Home schooling parents have above average levels of education. Among American parents who home school, 81 percent have studied beyond high school compared with 63 percent of parents nationwide. Interestingly, having at least one parent who is a certified teacher has no significant effect on the achievement levels of home schooled students. 

Home schooling families are almost exclusively two-parent families. Because of the time required, home schooling usually involves two parents-one who participates in the labour force and one who home schools. Research on the income of home schooling families has so far proven inconclusive. 

Regulatory environment

Home schooling is legal in all ten Canadian provinces. In regulatory terms, each province has its own specific rules governing home schooling: most require that home schooling parents comply with the Education Act in the respective province. Alberta leads the way in North America as the only jurisdiction that provides funding to home schooling families. 

A comparison of home schooled students' performance in a highly-regulated, moderately regulated, and unregulated American jurisdictions found no statistical difference. In other words, the degree of government regulation has no significant effect on the academic performance of home schooled children.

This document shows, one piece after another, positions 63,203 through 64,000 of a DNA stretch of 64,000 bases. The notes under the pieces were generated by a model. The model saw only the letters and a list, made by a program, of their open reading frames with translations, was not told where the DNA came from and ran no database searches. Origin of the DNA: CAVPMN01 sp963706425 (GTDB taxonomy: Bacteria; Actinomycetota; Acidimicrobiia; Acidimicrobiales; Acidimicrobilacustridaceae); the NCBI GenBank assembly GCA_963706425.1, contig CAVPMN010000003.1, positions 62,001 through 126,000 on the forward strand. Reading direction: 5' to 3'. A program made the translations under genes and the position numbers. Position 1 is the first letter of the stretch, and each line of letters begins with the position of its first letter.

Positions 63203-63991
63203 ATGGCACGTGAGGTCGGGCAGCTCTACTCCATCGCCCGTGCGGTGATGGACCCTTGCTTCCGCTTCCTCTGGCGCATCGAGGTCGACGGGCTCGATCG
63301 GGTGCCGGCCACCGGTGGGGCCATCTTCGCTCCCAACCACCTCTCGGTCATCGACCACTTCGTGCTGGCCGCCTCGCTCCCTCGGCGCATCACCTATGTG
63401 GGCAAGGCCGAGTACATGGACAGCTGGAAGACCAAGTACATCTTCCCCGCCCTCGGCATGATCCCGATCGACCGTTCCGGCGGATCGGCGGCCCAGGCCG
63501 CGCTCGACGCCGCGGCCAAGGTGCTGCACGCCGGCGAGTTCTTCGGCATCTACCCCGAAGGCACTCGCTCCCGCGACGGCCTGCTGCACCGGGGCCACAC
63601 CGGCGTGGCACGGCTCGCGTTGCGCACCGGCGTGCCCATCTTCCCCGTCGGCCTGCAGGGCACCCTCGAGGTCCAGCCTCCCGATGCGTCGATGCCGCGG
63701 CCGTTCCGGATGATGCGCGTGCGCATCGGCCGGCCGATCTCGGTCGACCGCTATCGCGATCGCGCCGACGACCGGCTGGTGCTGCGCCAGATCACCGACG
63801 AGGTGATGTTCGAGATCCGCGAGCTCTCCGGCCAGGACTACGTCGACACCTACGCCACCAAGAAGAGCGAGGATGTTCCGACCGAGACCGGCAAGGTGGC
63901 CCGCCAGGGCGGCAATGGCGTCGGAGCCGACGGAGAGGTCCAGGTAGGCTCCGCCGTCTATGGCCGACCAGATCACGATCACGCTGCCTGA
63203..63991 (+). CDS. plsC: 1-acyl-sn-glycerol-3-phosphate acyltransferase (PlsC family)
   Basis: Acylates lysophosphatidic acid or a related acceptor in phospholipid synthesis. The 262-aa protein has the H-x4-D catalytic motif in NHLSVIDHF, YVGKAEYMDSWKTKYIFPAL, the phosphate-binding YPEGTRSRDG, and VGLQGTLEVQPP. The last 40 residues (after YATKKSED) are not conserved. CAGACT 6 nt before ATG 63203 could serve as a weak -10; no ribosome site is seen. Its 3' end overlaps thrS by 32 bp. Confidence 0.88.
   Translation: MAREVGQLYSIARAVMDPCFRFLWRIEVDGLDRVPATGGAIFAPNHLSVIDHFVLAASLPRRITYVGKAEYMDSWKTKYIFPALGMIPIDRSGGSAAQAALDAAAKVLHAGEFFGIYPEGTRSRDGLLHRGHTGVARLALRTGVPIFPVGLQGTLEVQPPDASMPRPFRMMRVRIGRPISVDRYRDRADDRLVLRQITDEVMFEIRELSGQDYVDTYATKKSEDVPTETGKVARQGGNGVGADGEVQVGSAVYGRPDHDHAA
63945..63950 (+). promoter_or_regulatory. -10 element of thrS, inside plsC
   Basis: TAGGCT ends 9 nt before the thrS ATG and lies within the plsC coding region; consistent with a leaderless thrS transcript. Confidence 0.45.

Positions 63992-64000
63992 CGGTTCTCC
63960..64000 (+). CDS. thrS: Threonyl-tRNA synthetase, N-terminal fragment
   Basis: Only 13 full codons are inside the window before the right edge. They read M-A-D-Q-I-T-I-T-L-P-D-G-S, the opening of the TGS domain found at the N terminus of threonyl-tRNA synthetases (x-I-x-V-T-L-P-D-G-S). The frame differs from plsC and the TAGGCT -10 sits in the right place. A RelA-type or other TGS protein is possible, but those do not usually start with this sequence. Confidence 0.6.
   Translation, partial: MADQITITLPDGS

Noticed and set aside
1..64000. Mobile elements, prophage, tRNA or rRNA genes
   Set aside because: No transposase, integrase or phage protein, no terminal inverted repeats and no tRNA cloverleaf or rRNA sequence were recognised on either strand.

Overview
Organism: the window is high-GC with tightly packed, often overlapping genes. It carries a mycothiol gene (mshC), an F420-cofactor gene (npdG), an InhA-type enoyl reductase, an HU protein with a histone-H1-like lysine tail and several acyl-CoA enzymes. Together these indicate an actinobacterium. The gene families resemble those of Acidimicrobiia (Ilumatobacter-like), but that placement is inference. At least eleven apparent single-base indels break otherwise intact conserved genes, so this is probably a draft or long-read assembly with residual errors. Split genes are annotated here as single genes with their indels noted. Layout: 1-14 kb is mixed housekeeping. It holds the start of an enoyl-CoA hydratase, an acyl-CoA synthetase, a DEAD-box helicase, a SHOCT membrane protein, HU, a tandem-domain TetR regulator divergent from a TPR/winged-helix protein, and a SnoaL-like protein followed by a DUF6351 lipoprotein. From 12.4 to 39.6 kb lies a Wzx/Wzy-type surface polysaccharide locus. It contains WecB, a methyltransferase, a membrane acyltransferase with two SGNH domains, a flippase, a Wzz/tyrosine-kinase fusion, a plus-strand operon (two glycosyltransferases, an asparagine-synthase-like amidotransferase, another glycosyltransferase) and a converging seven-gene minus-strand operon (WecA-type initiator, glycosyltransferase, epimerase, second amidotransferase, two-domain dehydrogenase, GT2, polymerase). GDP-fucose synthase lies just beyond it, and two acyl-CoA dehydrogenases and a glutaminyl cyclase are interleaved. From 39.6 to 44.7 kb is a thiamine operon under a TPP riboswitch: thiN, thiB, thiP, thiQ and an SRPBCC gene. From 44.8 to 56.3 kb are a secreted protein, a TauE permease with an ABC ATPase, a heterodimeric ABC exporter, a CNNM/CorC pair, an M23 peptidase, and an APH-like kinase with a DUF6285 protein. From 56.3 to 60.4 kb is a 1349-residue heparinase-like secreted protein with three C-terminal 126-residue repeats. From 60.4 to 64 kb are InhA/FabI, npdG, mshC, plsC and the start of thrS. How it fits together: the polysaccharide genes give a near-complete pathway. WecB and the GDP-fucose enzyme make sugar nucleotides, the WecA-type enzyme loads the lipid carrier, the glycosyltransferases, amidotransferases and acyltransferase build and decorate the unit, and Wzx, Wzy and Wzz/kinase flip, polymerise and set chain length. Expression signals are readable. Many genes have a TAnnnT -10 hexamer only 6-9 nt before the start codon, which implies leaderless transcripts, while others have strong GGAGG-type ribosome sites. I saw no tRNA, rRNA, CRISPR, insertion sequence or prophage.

"Although home schooling is neither desirable nor possible for all families, it has proven itself to be a highly successful and relatively inexpensive alternative to public and more formal private education," concludes Hepburn. "As such, it merits both the respect of regulators and the further attention of researchers."

 

More on Education & Homeschooling

Education is often considered the foundation for creating a well rounded and productive society, but this belief usually stems from being sure that those coming out of the education system are able to keep the cogs of society turning in order to maintain profit margins of large companies in a system that requires constant growth. Instead of having creative and out-of-the-box-thinking people, the current style of education creates more submissive, obedient and trained graduates so the current system is always maintained.